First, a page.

The major strengths of this study are the large sample size and the possibility of comparing a patient cohort with one from the general population with three matched controls per patient. Further strengths are: the prospective study design, with not only long follow-up but also that data about the situation before inclusion into the cohort was available; no loss of subjects to follow-up, access to high-quality registry data, free from recall bias, and that we could include a large variety of types of incomes and benefits. Classification of patients with health problems related to dental restorative materials is always problematic as this is a very heterogeneous group, with a variety of health problems. This study population included all applicants for subsidised dental filling replacement in almost half of Sweden; this particular means of sampling reduces the risk of misclassification.
Limitations include that we have no information about whether filling replacement actually was done, e.g. in the rejection group. However, there were probably several individuals in the rejected group who paid themselves for having their fillings replaced. The differences between approval and rejection in the replacement cohort indicate that the general health in the approved group was poorer than in the rejected group. Rejection of an application was presumably based on failure to meet all the criteria for subsidised filling replacement. Another limitation is the unknown external validity for individuals in the non-participating counties.
Health risks associated with dental fillings primarily concern mercury exposure from dental amalgam fillings. In some clinical trials of patients with symptoms attributed to dental filling materials, improvement in self-rated health has been reported after dental filling replacement [10, 11]. However, interventions other than filling removal have resulted in the same level of improvement in self-rated health [11]; thus, it is questionable whether the reported improvements could in fact be attributable to the removal of filling materials. The results of the present study indicate that the potential improvements in self-rated health following filling replacement are not enough to improve the patients’ work capacity. On the contrary, in the years succeeding filling replacement, a large proportion of the subjects were on sick leave or even on disability pension.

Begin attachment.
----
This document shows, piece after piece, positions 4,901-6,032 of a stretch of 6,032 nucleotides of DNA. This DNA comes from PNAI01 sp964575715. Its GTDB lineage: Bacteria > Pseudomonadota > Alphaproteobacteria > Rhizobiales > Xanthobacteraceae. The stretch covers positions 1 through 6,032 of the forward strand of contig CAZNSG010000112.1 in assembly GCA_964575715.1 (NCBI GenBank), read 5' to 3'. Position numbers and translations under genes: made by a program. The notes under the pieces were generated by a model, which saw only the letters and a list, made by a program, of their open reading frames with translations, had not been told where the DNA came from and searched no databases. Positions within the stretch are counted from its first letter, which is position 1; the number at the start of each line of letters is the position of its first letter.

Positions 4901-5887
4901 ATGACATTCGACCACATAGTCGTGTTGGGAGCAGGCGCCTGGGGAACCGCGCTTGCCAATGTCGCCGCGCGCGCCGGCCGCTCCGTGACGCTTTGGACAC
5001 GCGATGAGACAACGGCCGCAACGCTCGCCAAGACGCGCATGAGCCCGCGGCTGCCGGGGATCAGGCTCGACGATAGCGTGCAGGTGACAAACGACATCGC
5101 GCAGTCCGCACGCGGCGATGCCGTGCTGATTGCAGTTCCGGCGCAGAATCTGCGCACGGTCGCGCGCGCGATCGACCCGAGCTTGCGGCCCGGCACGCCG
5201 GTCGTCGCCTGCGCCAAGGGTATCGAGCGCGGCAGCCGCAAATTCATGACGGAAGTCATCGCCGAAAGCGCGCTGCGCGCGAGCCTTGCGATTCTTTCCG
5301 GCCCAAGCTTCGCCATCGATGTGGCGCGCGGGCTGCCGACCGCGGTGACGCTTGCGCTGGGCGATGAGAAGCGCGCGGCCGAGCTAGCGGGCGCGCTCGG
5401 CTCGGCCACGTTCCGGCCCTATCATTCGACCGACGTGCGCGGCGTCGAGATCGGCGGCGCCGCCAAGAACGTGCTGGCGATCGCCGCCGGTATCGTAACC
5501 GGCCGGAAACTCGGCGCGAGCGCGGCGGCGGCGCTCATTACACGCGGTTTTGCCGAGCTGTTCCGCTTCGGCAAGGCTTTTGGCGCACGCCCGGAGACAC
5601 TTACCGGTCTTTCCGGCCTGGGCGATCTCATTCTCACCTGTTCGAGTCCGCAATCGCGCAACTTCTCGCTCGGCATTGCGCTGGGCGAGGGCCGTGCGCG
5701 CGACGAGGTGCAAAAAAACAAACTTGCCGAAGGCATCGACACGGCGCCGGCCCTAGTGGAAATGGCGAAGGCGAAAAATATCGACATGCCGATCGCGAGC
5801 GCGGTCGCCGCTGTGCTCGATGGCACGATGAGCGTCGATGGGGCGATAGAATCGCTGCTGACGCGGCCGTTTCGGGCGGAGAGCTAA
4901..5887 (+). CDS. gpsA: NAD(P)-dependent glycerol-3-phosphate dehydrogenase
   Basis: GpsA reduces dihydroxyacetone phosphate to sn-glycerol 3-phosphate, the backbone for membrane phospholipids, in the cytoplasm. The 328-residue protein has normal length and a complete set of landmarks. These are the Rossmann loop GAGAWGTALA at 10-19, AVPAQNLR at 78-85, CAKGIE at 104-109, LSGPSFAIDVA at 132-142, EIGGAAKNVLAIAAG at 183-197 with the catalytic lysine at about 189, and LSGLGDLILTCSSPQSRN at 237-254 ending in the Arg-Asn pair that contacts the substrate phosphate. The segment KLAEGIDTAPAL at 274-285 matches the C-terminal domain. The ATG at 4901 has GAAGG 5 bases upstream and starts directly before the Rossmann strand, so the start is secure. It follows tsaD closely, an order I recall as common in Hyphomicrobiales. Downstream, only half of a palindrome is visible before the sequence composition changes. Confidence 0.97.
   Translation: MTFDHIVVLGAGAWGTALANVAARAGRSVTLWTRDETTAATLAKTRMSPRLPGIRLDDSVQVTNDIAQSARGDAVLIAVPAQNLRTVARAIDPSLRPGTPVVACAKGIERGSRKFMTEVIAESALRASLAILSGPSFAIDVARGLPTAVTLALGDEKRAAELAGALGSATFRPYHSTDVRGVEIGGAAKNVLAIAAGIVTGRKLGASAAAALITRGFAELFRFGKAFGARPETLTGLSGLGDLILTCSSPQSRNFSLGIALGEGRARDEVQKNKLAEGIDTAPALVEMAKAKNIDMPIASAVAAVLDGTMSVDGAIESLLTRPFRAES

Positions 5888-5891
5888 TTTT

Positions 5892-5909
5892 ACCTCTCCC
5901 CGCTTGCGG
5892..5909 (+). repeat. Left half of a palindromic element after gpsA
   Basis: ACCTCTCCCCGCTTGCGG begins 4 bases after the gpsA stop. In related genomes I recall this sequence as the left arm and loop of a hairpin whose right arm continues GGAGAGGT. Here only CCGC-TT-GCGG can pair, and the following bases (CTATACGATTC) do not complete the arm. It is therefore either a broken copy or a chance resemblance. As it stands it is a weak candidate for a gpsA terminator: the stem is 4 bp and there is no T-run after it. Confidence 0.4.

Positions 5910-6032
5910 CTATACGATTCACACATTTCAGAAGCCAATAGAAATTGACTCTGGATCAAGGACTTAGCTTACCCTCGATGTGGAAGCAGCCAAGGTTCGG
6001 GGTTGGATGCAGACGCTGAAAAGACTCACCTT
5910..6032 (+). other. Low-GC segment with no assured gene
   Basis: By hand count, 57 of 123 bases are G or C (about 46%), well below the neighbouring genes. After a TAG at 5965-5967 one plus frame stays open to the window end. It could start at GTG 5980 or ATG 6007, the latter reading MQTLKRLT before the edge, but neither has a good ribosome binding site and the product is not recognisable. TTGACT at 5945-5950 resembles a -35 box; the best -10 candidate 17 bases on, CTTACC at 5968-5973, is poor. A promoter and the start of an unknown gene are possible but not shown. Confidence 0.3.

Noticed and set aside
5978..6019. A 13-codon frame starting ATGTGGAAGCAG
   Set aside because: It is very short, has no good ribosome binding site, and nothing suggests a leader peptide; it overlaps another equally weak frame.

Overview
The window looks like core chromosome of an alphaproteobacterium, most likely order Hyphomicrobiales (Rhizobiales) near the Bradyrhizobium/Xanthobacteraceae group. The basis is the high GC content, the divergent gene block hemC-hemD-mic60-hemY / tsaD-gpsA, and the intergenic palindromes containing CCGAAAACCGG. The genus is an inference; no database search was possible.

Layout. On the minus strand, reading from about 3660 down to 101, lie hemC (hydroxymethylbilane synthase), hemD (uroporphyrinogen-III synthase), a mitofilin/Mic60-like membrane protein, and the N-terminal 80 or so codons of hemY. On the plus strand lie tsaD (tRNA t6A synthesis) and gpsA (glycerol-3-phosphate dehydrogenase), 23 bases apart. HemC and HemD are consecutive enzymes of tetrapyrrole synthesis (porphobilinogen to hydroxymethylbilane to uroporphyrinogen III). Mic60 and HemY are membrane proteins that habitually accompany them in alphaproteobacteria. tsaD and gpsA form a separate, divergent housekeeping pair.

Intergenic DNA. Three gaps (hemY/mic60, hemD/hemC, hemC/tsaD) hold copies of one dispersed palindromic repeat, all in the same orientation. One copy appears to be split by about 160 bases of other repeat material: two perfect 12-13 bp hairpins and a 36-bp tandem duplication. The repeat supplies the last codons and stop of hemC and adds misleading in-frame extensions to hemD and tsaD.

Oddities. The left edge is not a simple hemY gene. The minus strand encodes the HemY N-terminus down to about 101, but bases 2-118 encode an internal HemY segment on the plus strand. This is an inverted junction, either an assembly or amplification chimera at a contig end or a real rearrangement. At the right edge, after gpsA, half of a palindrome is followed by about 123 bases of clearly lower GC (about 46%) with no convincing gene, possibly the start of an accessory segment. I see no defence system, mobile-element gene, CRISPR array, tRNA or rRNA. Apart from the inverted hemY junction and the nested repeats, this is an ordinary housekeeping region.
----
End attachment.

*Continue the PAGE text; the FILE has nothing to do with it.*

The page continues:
It has been suggested that the health problems these patients experience, rather than being a toxicological effect of mercury exposure or other dental filling materials, are attributable to a tendency to somatisation and that negative life events strongly influence the risk of impaired health related to dental amalgam [2123]. These questions were beyond the aims of the present study. However, the results indicate that this group tends to be marginalised from the labour market. This might be prevented by earlier intervention.

Conclusions

Ill health related to dental materials is likely to be associated with dependence on social security benefits. Dental filling replacement does not seem to improve workforce participation. The results indicate that further investigation is warranted to find ways of supporting this group of patients in returning to the workforce.

Acknowledgements

This study was supported by grants from the National Board of Health and Welfare, the Swedish Dental Society, and the Swedish Society of Medicine. PS was supported by the Centre for Health Care Science, Karolinska Institutet, and both PS and KA by the Swedish Council for Working Life and Social Research (2007–1762 and 2009–1758).
This article is published under license to BioMed Central Ltd. This is an Open Access article distributed under the terms of the Creative Commons Attribution License (http://​creativecommons.​org/​licenses/​by/​2.​0), which permits unrestricted use, distribution, and reproduction in any medium, provided the original work is properly cited.

Competing interests

The authors declare that they have no competing interests.

Authors’ contributions

All authors contributed to the study design. ANA, PS, KA, and GSE participated in the data collection. ANA undertook the statistical analyses and was responsible for writing the first draft of the manuscript. ANA, PS, KA, and GSE were involved in interpreting the results. JE critically revised the manuscript. All authors read and approved the final manuscript.
Zusatzmaterial
Authors’ original file for figure 1
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Authors’ original file for figure 2
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Authors’ original file for figure 3
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Authors’ original file for figure 4
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Authors’ original file for figure 5
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Authors’ original file for figure 6
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Authors’ original file for figure 7
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Authors’ original file for figure 8